— Bob-a-job-alog-a-roonie



Basic Needs has a fundamental goal of providing a non-government, not-religious place where people can ask for help without being judged and without embarrassment.

To do so, the shop front needs to offer a variety of services, so that you would not be judged by passersby as particularly poor or needy.

Fundamental Goal

People come in and ask to speak to an advisor, and the meeting takes place in a private room. Ideally this is booked online so there is no obvious waiting.

The advisor is something like a GP, in that they can help with certain things, but often they are there to refer you to a specialist. The advisor cannot directly offer more than advice and help with applications and appointments. For example, if someone is hungry they can direct them to a local food bank or soup kitchen, but they won’t provide food on the spot.

The service covers all aspects of “I need help”, whether it is personal, financial or social. LIFT in the USA is the initial inspiration.

Many needs are beyond the scope of local organisations, and appealing to the wider community provides the best hope. Today’s typical online communities are not suited to anonymous requests for help. Basic Needs can ask for help online on the person’s behalf. This could be via local Facebook communities, other social networks, crowdfunding, connecting with FreeCycle, or something custom-built. Whatever reaches the most people on a daily basis.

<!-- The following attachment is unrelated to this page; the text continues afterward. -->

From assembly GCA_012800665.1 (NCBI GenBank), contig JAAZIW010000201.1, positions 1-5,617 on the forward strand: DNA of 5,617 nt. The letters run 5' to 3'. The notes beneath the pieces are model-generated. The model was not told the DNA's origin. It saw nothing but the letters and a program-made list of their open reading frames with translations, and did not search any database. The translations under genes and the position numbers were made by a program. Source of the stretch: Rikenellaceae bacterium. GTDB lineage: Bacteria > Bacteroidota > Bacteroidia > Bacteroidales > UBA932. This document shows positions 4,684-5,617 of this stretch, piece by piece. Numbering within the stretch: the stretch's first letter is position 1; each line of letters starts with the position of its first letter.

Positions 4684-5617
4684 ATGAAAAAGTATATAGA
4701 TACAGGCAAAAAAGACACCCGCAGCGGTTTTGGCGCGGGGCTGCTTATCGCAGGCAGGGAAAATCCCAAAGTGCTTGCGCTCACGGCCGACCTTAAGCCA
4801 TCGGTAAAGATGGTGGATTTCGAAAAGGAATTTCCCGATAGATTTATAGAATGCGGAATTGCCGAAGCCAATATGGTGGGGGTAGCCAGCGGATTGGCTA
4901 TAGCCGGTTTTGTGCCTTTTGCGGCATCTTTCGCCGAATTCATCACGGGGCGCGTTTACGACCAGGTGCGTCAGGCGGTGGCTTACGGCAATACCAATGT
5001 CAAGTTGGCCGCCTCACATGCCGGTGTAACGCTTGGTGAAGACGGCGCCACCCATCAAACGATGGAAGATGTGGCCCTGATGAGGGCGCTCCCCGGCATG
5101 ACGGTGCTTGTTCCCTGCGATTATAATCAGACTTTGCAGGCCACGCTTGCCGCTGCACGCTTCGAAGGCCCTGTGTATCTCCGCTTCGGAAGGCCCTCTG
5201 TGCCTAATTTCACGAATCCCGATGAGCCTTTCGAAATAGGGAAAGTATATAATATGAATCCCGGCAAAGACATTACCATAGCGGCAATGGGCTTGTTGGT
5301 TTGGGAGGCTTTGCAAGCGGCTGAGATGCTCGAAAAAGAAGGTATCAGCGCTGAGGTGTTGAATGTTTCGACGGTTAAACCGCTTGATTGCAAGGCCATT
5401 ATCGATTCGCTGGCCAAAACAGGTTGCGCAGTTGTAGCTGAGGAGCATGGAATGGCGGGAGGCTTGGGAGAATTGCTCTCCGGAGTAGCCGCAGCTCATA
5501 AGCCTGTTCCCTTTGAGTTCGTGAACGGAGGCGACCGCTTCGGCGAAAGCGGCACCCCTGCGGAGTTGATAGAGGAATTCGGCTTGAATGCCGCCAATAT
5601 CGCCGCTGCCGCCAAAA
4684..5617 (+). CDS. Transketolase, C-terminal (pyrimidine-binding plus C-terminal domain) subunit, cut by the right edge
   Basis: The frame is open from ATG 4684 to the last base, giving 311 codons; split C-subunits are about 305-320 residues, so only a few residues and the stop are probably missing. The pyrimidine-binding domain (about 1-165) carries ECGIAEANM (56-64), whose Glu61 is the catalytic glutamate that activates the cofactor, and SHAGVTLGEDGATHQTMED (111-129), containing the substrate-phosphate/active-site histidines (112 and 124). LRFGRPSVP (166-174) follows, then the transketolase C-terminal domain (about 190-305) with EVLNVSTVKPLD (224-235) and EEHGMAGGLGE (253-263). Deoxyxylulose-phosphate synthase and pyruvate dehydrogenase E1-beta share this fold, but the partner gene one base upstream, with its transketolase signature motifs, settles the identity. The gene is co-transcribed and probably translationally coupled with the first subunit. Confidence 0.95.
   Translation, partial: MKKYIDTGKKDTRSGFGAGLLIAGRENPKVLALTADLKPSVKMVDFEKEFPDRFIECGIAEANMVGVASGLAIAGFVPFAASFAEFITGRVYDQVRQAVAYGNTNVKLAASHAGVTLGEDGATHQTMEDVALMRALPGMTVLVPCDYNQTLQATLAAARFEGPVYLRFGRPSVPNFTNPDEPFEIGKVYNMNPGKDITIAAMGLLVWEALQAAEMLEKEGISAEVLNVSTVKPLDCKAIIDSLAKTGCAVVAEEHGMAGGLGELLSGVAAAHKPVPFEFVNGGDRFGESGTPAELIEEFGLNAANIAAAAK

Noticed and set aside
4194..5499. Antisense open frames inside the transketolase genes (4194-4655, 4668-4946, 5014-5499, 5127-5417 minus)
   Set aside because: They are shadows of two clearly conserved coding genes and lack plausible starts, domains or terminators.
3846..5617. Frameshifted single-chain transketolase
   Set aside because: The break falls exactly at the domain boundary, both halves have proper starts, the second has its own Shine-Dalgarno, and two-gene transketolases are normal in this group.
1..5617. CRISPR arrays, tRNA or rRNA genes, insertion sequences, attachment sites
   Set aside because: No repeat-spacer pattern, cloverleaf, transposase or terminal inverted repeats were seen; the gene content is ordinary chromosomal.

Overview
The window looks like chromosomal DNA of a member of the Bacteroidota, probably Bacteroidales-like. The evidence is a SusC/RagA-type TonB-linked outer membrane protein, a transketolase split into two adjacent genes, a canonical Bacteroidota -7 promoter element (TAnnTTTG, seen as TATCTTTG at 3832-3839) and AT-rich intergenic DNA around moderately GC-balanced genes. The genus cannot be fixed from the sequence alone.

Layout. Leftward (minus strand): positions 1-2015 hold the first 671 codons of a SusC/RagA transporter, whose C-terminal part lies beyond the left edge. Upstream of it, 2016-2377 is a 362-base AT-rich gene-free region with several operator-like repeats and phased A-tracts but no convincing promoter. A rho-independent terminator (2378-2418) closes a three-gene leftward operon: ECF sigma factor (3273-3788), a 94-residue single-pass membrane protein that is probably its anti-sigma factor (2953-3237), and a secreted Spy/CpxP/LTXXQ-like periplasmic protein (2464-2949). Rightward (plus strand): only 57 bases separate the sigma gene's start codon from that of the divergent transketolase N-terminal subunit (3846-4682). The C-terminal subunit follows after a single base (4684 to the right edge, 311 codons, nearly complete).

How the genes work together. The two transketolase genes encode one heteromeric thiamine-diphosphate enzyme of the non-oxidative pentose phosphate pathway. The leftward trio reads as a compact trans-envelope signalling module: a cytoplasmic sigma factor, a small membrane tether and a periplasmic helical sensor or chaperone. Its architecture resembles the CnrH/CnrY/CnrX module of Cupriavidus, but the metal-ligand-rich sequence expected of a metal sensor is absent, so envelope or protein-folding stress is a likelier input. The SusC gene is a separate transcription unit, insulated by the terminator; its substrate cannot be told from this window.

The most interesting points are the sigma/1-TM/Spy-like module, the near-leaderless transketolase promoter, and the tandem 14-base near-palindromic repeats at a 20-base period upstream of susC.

Creating a Welcoming Space

The fundamental goal will work best if people are comfortable visiting the premises. Therefore other facets could include some or all of the following:

  • basic foodstuffs – see below
  • drop-in centre / men’s shed
  • community education
  • food co-op
  • makers market
  • art gallery
  • child care
  • op-shop

Many of these could already exist in the community, so at the very beginning discussions need to be made with stakeholders about whether they would want to merge or if they have problems with a “competing” service.

Basic Foodstuffs

Providing basic, non-processed, non-fresh food items at a subsidised price. Flour, sugar, rice, pasta, tinned beans and tomatoes, and so on. Combined with free lessons on how to achieve basic cooking, and access to a community nutritionist, nobody should ever be able to say to can’t afford food. Selling a 5kg bag of rice for $5 instead of $12 shouldn’t be hard to get funding for. Obviously donations from manufacturers could be a possibility. No food should be free – for free food people should be referred elsewhere.

Subsidised Cafe

There are a few excellent charity cafes that are staffed by volunteers, unemployed or homeless people  - and are a standard cafe with standard pricing. Perhaps the same model could be used, but with less fancy provisions provided at budget prices. I’m thinking basic cakes like people bake at home. 50c tea or coffee. Free newspapers and magazines. It doesn’t take much finance to provide a place for people to treat themselves to food, beverage and some company.

*I churn out a fair number of ideas, but this is one I most want to realise.



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